The cold, hard reality is the contingency planning in the event of a hard Brexit is no longer to employ people in the UK and to employ them somewhere else," he concluded. Assuming and it's a reasonably big assumption, like everything else to do with Brexit that the UK does actually leave the EU, what does that mean for the tech industry in the longer term?

Those who have enthused about the "sunlit uplands" that the UK will enter after Brexit argue that more flexibility around rules and regulations, plus the freedom to strike new deals beyond the EU, will more than offset the downsides of leaving.

We haven't been able to identify them yet but I couldn't say they are definitely not there -- and the government certainly seems to think they are," said techUK's Derrington. One potential benefit is that when the UK becomes a member of the World Trade Organisation WTO in its own right, it could play a bigger role in discussions around things like ecommerce, he said. Post-Brexit, the goal for the UK is to find a new selling point.

Whether that can happen will depend to an extent on how closely the UK remains aligned with Europe after it leaves, so that it can still function as that bridge to the mainland. Shaw, of Global Tech Advocates, makes a similar pitch: Shaw argued that there may actually be a post-Brexit boost come 30 March next year.

However, even that kind of delay can have an impact, as Lantum's Morris points out. Richards from WANdisco also sees potential benefits emerging from Brexit. Entrepreneurs love change, he argues. We can see doom and gloom, but there are lots of opportunities.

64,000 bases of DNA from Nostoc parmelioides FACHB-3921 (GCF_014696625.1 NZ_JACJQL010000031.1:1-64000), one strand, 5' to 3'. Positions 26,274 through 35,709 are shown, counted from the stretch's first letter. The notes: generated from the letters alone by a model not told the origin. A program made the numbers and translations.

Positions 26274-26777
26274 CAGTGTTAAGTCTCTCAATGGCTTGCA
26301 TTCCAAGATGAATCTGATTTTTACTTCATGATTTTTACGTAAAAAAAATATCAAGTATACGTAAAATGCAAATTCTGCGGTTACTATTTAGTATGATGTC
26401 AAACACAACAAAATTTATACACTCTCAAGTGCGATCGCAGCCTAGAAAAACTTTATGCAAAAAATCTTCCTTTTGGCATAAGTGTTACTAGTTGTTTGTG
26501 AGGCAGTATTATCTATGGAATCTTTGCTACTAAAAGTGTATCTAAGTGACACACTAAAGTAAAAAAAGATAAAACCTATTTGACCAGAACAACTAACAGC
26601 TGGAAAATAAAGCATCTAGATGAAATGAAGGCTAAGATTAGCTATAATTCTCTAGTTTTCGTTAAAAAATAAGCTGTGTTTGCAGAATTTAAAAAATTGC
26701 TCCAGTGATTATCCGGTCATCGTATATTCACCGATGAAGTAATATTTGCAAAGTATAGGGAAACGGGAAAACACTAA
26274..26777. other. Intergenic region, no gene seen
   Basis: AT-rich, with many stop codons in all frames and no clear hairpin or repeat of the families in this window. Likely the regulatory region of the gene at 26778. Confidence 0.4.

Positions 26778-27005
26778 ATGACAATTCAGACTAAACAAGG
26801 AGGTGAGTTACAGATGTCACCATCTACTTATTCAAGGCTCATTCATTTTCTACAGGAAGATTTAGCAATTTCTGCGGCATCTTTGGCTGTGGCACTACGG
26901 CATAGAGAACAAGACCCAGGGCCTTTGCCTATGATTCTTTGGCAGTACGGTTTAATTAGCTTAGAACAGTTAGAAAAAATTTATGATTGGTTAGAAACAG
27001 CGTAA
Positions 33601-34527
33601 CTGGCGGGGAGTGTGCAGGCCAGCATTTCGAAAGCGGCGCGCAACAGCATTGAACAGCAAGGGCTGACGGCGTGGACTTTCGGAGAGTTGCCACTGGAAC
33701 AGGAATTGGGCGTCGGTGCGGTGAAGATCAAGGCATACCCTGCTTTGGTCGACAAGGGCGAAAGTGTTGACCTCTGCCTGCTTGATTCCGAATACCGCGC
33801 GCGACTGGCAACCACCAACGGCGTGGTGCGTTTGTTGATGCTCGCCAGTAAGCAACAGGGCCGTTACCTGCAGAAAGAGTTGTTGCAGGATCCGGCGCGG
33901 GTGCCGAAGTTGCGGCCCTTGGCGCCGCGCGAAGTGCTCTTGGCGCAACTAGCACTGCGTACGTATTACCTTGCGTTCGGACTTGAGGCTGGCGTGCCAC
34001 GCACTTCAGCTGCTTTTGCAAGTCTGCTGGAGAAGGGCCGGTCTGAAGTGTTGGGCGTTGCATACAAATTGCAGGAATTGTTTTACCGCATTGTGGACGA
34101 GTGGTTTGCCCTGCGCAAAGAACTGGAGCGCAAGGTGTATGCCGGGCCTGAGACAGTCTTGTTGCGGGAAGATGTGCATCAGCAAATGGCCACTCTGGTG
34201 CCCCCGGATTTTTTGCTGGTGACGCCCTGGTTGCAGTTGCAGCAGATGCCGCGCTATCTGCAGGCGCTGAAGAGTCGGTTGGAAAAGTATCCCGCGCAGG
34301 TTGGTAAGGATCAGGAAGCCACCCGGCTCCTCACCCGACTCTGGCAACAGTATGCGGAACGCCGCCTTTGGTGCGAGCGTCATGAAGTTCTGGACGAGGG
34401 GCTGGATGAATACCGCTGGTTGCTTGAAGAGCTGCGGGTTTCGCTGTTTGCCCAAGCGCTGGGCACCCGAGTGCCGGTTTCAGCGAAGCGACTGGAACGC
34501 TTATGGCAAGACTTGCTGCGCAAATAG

And while tech companies worry about their ability to find talented people after Brexit, this could have long-term benefits for the UK if this means they look harder to find local talent. That might mean looking more widely across London or across the country rather than relying on persuading talented staff to come from overseas. Improving the opportunities for people across the UK has long been a goal for the government; although it's hard to see why the UK has to leave the EU to do it.

Shaw points to Ada, the National College of Digital Skills , a specialist college in Tottenham, north London, which aims to remove the glass ceiling for women and people from low-income backgrounds in the tech industry. Encouraging the work done so far to ensure that the tech ecosystem spreads beyond London is another important step. However Brexit plays out, London's tech ecosystem is likely to survive. To borrow a computing metaphor: London's start-ups will interpret Brexit as damage to their network, and they'll route around it.

How they do that is the big question. Perhaps they'll hire fewer staff in the capital, and maybe hire a few more in another European capital, or set up new offices elsewhere. And already other European cities -- most notably Paris, Berlin and Barcelona, but also others like Tallinn and Lisbon -- are already setting out their start-up stalls.

It's easy to dismiss the worries of the London's tech industry, but the reality is that what happens to the country's tech start-ups matters for the wider economy: These companies can help drive urban renewal, for example. The impact mostly for better of tech companies on the lovely but unloved Shoreditch neighbourhood in east London has been remarkable to watch over the last decade or so.